Body Language | The body floats, and so does the spirit
Watsu combines therapeutic massage with the healing properties of water.

Ron Tarver / Inquirer
Julie Angel supports Bibi Green of Fort Washington during a Watsu session.


Julie Angel is often kidded about her name. It's perfect for someone who regularly transports folks to heaven.

The other day, I needed an angel bad. I was in a foul mood because of a blunder I'd made. Then I decided to bike from my house in Wynnewood to Angel's house in Wyndmoor on a day when light showers turned into a steady downpour.

As I pedaled along the Wissahickon, splashing through puddles, I raged at myself aloud for being such an idiot.

I showed up on Angel's doorstep soaked to the bone and flecked from head to toe with mud and cinders.

Angel was sweet and gracious. After we chatted for several minutes, she invited me to slip into something skimpy and join her in the hot tub.

Angel's "tub" is actually a mini-pool, and it is indeed hot - 98 degrees, same as body temperature. The pool is in Angel's office and is as essential to her profession - body worker - as the nearby massage table. The pool is the arena where Angel practices her specialty, the soothing art of Watsu.

It sounds like an African tribe or a '60s dance, but Watsu is a registered trademark, formed by the melding of water and shiatsu. Think of it as aqua-massage.

Angel defines it as "a nurturing and powerful modality in which the client is held in warm water and taken through a gentle series of movements and stretches."

In other words, Watsu combines the therapeutic touching and kneading of massage with the healing properties of water.

"The spine lets go and becomes more fluid in a gravity-free environment," Angel says. "People experience a true sense of weightlessness. Being held in water the temperature of the body is very womblike." For some folks, it's major reversion therapy, like taking a bath in amniotic fluid.

Watsu was developed in the early '80s at a hot-springs retreat in California (natch). Angel, a longtime massage therapist, discovered it seven years ago. It fit with her lifelong interest in the interplay among body, mind and spirit, or "how we manifest in the body who we are."

In her youth, Angel and her body were at war. "I come from a family of non-touchers. We were kinesthetically starved," she says. In her teens, she struggled with anorexia; at one point, she shrank to a waiflike 88 pounds. Anorexia, she says today, was a sign of a severe mind-body split.

That crisis launched her on a "quest for healing." She delved into metaphysics, sampled alternative therapies. "Something clicked," she says. In college, she spent two years studying psychology, but found it bloodless and abstract. She quit and went to San Diego and earned a certification in massage.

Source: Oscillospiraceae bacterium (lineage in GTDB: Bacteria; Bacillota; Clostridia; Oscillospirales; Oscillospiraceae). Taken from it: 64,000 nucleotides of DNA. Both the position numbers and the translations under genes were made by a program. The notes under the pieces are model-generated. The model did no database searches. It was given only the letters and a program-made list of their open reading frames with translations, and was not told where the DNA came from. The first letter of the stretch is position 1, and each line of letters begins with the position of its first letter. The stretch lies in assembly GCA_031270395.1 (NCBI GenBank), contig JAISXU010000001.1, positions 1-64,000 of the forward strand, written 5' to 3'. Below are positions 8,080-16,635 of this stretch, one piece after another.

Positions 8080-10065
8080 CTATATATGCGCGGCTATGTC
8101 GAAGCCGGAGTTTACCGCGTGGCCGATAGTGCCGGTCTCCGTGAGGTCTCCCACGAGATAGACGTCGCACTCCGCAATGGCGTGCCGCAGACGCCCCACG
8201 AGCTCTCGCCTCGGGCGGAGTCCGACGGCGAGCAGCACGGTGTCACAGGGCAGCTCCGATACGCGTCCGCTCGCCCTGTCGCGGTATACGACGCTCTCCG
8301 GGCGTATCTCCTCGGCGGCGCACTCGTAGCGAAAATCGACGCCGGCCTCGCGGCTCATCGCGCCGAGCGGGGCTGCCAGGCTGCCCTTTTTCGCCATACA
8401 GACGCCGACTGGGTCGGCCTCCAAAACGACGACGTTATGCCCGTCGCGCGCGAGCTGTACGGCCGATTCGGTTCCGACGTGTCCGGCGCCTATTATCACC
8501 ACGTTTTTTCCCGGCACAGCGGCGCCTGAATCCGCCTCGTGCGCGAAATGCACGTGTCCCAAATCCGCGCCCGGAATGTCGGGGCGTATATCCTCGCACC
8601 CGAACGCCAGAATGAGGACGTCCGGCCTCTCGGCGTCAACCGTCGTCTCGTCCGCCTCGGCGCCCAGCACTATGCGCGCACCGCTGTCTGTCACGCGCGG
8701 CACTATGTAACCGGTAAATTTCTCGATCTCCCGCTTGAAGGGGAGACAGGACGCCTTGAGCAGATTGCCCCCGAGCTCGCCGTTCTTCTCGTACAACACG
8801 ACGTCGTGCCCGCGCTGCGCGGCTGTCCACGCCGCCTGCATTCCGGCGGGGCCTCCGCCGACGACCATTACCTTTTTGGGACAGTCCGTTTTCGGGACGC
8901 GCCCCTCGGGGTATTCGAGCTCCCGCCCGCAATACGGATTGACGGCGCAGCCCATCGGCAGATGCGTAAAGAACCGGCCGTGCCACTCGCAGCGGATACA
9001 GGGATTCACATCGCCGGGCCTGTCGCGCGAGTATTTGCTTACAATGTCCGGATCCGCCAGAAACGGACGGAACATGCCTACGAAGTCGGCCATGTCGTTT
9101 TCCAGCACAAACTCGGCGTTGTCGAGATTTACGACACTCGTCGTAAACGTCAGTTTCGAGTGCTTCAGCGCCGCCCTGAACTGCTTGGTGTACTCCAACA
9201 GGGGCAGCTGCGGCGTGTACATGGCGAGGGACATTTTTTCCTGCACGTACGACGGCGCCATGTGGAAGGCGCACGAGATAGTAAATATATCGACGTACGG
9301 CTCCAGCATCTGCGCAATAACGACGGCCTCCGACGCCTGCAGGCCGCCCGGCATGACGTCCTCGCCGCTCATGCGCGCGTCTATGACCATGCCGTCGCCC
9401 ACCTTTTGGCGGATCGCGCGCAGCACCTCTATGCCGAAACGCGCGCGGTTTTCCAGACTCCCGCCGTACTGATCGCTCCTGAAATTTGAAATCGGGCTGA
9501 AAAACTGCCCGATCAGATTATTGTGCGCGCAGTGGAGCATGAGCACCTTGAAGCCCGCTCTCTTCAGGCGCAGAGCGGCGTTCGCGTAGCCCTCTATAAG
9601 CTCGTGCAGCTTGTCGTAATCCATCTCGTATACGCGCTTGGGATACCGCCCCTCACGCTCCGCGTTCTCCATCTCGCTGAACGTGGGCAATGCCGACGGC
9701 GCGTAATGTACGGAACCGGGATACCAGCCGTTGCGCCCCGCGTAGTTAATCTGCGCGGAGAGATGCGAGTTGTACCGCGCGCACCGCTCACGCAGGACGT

Angel's Watsu sessions last from one to three hours. You can combine an hour in the pool with an hour of massage on the table - "surf and turf," one waggish client calls it. Watsu is said to have helped folks with arthritis, fibromyalgia, low back pain, and limited range of motion.

Often, Angel serves as psychotherapist. The warm water, she says, induces deep relaxation. "People drop down to another level of feeling, and things bubble up." Her clients have had epiphanies about changing jobs, ditching spouses.

"It can bring up a lot of tears," she says. "This is real primal stuff, preverbal material that goes beyond thinking. Some people recall memories of being an infant."

One abused woman (most of Angel's clients are female; men by referral only), feeling safe for the first time in her life in Angel's arms, broke into deep, from-the-core sobs.

Time after time, Angel has seen Watsu pierce what she calls "the armored, defensive self." It's a surefire antidote to the maladies of modern life: stress, tension, rage, depression, neurosis. Says Angel: "So many people are deprived of touch and split off from their bodies, working at jobs where they're unhappy and unfulfilled, sitting at desks and computers, where their bodies are trapped and locked up."

My body isn't so much trapped as tortured. As a manly man, my objective is to make my body hard, tight, tough and tense. And no one has ever accused me of being a sensitive New Age guy; the only time I get touchy-feely is when I'm caressing a jeep. In short, Angel had her work cut out for her.

In the pool, she wrapped my lower legs with buoyant sleeves. (Because my body fat is so low, I sink like lead.) Then she embraced my torso, cradling my head in her arms. She began to gently rock and swish me through the water, as a mother might to comfort a cranky baby.

Then she guided my limbs through a series of dancelike movements, stretching and kneading my muscles and joints. Periodically, she stopped, still holding my head, so I could savor the sensation of surrender and profound relaxation, hear my heartbeat and the long, deep comings and goings of my breath. More than once, I vented a true sigh of relief.

Angel milked the tension from my hands and feet and smoothed the furrows on my brow. My floating body liberated my floating mind. The power of touch was never more sensuous and soothing. The stress drained from every fiber. No epiphanies percolated up, but I reveled in kinesthetic bliss. Gone was the savage beast.

"If this is what heaven is like," I thought, "I can take an eternity."

"Body Language" appears Mondays in The Inquirer.
Contact staff writer Art Carey
at 215-854-4588 or

To contact Julie Angel, call 215-836-9779. For more
information about Watsu, visit and